Tuesday, June 05, 2007

Interview with legendary sports journalist Furman Bisher of the Atlanta Journal-Constitution



On Thursday, May 31st I had the opportunity to interview one of the true legends in sports journalism - Furman Bisher.....Bisher is a sports columnist for the Atlanta Journal-Constitution, where he once served as sports editor....he was born in 1918 in Denton, North Carolina, and is a 1938 graduate of the University of North Carolina at Chapel Hill....Bisher was president of the National Sportscasters and Sportswriters Association from 1974 to 1976 and president of the Football Writers Association of America in 1959 - 1960....in 1961, Time magazine named him one of the nation's five best columnists...I want to thank Mr. Bisher for his time.....today is the first of a two part interview with the legendary Furman Bisher....


Q1. How long have you been covering sports?
FB: I've covered sports a long time. I've been a journalist since 1938. I didn't start in the sports department until after the war (World War II) after spending three years in the Navy.

Q2. What makes a good journalist?
FB: First place, you need to know a good story when you see one. You got to be able to handle a story, and you got to be able to write. Those are three pretty good requirements right there.

Q3. I did some research about you and came across a reunion that took place in 2004 with your sports staff from the 1960s. It sounded like you were a good sports editor but a tough sports editor. How would you describe yourself?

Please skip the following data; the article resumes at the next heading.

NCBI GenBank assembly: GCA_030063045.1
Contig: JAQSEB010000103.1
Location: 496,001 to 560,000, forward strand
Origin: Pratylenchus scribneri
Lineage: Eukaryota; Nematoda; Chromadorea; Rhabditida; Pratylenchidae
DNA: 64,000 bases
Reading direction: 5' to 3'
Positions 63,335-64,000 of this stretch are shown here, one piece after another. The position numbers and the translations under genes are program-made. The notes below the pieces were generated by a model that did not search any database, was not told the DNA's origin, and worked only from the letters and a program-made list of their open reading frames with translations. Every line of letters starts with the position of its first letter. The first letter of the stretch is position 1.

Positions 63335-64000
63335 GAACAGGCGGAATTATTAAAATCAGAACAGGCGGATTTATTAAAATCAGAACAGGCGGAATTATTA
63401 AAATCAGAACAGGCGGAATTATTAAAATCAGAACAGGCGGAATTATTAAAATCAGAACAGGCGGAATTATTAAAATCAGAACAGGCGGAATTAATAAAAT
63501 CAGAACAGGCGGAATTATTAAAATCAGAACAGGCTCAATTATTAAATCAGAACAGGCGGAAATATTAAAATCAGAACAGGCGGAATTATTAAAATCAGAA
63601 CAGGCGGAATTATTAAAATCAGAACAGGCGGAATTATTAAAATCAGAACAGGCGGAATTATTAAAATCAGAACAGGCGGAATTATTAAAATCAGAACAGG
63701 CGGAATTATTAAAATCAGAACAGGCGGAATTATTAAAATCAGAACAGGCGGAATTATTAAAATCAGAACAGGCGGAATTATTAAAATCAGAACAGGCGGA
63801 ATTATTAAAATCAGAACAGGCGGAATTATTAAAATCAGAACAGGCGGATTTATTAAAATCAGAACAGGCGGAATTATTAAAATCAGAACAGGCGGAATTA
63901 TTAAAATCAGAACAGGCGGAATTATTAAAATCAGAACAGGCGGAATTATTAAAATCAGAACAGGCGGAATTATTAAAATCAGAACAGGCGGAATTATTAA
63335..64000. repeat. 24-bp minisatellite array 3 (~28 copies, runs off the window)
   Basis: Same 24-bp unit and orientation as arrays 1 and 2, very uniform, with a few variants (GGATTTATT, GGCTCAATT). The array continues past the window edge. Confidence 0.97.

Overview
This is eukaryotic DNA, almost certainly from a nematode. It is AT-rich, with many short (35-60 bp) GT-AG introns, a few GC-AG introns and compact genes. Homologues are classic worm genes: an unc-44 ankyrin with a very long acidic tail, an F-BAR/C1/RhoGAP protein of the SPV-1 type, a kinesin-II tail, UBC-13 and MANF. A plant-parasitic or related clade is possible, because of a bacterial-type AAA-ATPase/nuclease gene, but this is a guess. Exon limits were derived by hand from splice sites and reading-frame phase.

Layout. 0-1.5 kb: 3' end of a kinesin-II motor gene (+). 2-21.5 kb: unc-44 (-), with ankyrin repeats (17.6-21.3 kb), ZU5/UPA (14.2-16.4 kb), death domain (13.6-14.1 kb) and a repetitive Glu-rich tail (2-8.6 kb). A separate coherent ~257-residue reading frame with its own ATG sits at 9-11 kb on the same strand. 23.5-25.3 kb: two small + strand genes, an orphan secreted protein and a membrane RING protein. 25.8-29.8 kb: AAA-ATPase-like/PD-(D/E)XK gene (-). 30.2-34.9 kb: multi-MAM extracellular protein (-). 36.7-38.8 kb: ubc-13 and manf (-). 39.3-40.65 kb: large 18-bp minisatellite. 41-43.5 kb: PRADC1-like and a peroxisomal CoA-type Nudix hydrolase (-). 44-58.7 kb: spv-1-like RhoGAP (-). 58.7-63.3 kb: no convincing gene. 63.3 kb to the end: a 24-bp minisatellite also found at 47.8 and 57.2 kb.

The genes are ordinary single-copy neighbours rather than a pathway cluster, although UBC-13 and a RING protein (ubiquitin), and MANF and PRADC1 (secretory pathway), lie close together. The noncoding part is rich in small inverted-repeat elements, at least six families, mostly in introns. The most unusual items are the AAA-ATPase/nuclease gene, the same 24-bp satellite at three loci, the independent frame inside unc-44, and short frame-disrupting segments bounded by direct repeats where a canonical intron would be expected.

FB: (Laughing) A lot of people did not like working for me because I was tough. I expected them to do the best job they could do and some reporters didn't - and when they didn't, I got on their ass. That sports staff from the 60s was an outstanding and unusual sports staff considering the pay we used to make. Three of those reporters became novelists, another became a vice-president of a large newspaper chain, and another became the editor of the Atlanta Journal-Constitution. Another became a million dollar insurance salesman. I was the sports editor. I put them together. I got them convinced as they came in there they would learn something about the newspaper business. This was probably the greatest collection of sports writers based on their future contributions to society and so on.

Q4. In the early 1960s you wrote a piece about the brutality in college football and some of it was dealing with those Alabama teams led by Bear Bryant. What was it like dealing with Bear Bryant?
FB: Before that article he was very nice. I enjoyed talking to him. I interviewed him when he was at Kentucky and when he came to Alabama. But after that Saturday Evening Post thing, I never interviewed him again. Frankly I was not interested in interviewing him and he wasn't interested in being interviewed by me. He was okay though in dealing with a newspaperman.

Q5. Over the years of covering college sports, what are some of the best college football teams?